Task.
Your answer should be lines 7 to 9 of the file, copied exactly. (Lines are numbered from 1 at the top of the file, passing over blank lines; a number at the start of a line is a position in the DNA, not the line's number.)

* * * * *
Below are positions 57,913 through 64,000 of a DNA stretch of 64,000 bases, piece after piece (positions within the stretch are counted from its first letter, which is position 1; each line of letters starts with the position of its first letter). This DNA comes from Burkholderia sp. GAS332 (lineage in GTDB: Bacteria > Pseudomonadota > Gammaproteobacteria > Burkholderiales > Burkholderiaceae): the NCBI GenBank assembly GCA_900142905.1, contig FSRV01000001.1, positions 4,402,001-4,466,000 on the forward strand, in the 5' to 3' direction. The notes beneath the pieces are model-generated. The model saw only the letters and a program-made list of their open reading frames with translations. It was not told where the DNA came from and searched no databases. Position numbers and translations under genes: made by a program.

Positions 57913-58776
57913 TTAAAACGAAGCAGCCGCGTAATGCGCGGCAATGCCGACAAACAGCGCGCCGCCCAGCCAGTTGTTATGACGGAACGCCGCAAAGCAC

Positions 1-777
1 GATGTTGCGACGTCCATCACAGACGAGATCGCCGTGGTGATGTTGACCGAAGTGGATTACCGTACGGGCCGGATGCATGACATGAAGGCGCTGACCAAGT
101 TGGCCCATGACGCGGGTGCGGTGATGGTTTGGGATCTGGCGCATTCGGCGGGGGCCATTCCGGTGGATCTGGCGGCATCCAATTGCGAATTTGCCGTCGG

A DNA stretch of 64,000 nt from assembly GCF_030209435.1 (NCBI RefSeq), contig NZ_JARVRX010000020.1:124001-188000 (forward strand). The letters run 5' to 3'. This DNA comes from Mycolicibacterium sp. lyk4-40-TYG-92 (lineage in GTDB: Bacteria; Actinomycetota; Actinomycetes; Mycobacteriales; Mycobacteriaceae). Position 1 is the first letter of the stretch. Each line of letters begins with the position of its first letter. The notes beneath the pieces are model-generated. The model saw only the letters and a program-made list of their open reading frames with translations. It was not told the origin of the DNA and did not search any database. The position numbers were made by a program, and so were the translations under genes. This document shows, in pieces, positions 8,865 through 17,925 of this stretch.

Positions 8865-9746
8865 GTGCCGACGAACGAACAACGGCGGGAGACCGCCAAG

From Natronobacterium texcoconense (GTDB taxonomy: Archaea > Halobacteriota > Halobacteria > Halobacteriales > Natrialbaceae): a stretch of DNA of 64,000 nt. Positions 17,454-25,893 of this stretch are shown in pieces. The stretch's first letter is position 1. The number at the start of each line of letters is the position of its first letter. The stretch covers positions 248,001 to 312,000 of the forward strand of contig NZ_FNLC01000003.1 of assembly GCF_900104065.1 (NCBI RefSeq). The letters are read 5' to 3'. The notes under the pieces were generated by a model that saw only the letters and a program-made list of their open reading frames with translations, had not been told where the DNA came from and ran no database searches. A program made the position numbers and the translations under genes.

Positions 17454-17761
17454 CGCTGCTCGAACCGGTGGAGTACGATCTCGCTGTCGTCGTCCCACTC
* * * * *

A DNA stretch of 64,000 nt from assembly GCF_030209435.1 (NCBI RefSeq), contig NZ_JARVRX010000020.1:124001-188000 (forward strand). The letters run 5' to 3'. This DNA comes from Mycolicibacterium sp. lyk4-40-TYG-92 (lineage in GTDB: Bacteria; Actinomycetota; Actinomycetes; Mycobacteriales; Mycobacteriaceae). Position 1 is the first letter of the stretch. Each line of letters begins with the position of its first letter. The notes beneath the pieces are model-generated. The model saw only the letters and a program-made list of their open reading frames with translations. It was not told the origin of the DNA and did not search any database. The position numbers were made by a program, and so were the translations under genes. This document shows, in pieces, positions 8,865 through 17,925 of this stretch.

Positions 8865-9746
8865 GTGCCGACGAACGAACAACGGCGGGAGACCGCCAAG